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Spying on Citizens

Summary:
Sir, Your leading article (“Digital Danger”, Jan 2) warns of the use of Chinese-made surveillance systems to track people in the UK. But neither your editorial nor the surveillance watchdog, Fraser Sampson, seems to have any qualms about British-made equipment being used for the same purpose. In 1786 Jeremy Bentham designed the Panopticon, in which a central prison watchtower could shine a light on all the encircling prison cells without the inmates being able to tell that they were being watched. This, he thought, would motivate them to behave legally. Bentham thought his contrivance was equally applicable to hospitals, schools and factories. In Orwell’s dystopian novel Nineteen Eighty-Four, one-way TV systems are installed in every flat. Big Brother would always be watching you.

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Sir, Your leading article (“Digital Danger”, Jan 2) warns of the use of Chinese-made surveillance systems to track people in the UK. But neither your editorial nor the surveillance watchdog, Fraser Sampson, seems to have any qualms about British-made equipment being used for the same purpose. In 1786 Jeremy Bentham designed the Panopticon, in which a central prison watchtower could shine a light on all the encircling prison cells without the inmates being able to tell that they were being watched. This, he thought, would motivate them to behave legally. Bentham thought his contrivance was equally applicable to hospitals, schools and factories. In Orwell’s dystopian novel Nineteen Eighty-Four, one-way TV systems are installed in every flat. Big Brother would always be watching you.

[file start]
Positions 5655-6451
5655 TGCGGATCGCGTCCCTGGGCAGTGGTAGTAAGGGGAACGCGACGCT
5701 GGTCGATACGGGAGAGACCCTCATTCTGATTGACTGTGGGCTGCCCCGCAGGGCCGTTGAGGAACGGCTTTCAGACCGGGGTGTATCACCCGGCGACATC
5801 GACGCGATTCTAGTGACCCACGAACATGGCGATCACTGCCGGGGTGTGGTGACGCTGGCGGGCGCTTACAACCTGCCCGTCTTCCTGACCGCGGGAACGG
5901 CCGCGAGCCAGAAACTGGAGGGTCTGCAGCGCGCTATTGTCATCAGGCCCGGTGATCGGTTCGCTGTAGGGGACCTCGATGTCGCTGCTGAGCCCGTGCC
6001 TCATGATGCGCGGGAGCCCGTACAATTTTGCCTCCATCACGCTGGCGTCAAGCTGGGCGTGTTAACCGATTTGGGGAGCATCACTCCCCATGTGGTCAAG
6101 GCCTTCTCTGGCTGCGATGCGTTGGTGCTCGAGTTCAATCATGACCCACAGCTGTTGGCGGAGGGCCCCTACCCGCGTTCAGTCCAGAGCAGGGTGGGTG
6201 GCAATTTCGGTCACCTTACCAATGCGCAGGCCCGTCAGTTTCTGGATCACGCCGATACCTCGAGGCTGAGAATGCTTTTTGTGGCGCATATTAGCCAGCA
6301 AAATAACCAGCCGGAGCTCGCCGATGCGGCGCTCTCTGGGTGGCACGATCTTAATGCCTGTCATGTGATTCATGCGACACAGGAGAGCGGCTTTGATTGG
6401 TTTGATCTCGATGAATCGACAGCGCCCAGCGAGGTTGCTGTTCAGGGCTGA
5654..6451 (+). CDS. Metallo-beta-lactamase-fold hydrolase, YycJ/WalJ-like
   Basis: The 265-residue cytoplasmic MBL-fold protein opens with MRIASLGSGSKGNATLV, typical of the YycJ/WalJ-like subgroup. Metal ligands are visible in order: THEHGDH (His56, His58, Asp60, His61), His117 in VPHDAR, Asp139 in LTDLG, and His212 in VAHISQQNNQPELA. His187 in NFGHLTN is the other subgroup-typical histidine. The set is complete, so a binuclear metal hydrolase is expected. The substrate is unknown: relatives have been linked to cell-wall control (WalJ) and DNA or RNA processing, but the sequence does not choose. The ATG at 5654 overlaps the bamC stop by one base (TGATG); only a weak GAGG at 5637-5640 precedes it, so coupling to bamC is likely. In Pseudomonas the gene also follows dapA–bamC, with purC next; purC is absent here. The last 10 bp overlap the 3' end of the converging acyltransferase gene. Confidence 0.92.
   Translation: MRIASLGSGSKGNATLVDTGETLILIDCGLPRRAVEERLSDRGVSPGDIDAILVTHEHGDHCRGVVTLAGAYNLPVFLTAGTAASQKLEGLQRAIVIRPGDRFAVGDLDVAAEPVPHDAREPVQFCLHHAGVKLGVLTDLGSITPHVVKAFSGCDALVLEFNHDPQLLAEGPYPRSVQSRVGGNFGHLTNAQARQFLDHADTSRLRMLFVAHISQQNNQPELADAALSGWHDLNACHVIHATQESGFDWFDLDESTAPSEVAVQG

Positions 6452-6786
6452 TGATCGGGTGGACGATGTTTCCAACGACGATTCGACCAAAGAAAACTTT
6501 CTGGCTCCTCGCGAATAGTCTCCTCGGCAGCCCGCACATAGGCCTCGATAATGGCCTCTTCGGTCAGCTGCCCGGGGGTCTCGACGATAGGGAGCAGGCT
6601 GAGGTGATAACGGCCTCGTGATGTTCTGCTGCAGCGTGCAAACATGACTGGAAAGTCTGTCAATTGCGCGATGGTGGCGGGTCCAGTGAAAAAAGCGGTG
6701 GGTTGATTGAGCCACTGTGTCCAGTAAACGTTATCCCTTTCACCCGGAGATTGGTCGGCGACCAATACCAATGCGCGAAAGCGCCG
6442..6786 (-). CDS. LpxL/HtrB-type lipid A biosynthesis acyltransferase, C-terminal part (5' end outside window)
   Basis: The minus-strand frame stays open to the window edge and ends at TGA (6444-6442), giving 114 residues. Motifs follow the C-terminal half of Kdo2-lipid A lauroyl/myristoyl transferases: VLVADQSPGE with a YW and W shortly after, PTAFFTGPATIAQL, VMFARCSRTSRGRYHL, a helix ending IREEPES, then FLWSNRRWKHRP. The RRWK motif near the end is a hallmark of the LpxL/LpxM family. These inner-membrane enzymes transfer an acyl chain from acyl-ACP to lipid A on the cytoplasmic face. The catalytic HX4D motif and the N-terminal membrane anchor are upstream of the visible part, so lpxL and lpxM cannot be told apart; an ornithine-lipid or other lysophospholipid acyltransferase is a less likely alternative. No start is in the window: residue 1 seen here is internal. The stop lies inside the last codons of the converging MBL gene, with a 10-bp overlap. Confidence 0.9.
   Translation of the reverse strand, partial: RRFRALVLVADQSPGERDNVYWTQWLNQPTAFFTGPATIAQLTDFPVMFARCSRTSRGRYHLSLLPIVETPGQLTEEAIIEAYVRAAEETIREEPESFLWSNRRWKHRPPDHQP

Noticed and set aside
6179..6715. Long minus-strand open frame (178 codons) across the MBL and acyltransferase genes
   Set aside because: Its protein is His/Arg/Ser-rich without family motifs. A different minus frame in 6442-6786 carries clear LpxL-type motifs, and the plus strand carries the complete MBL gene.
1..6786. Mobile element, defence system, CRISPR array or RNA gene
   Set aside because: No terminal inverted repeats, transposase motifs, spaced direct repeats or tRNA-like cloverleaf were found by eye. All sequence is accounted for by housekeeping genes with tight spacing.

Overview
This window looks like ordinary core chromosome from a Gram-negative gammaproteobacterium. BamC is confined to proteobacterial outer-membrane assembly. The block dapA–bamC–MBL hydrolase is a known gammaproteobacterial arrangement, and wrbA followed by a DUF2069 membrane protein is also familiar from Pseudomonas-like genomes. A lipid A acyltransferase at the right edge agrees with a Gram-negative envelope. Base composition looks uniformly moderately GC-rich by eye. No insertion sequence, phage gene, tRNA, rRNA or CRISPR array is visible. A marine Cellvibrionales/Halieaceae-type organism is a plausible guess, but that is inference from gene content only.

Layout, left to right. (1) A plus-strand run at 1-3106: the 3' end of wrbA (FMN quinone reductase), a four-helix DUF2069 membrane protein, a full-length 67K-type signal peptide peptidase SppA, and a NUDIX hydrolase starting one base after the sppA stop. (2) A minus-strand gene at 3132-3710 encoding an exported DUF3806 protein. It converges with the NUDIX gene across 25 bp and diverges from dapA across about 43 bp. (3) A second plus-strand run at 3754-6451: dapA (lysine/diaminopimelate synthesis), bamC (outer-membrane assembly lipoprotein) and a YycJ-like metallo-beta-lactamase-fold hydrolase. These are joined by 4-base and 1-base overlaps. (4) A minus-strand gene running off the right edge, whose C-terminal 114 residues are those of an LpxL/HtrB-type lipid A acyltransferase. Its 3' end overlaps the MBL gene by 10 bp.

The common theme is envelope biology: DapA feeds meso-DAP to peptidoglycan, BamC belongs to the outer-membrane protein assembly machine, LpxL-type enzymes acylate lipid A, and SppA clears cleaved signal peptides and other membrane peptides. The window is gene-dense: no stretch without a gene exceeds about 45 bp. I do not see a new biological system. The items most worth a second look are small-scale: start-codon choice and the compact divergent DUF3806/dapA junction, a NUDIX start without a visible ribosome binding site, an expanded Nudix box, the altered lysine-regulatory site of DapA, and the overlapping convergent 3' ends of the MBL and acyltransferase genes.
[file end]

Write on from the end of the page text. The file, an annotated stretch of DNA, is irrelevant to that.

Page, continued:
The danger of where a surveillance system is made seems of minor importance compared with our acceptance of the right of democratic governments to spy on their citizens whenever and wherever they please in the name of national security.

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Robert Skidelsky
Keynesian economist, crossbench peer in the House of Lords, author of Keynes: the Return of the Master and co-author of How Much Is Enough?

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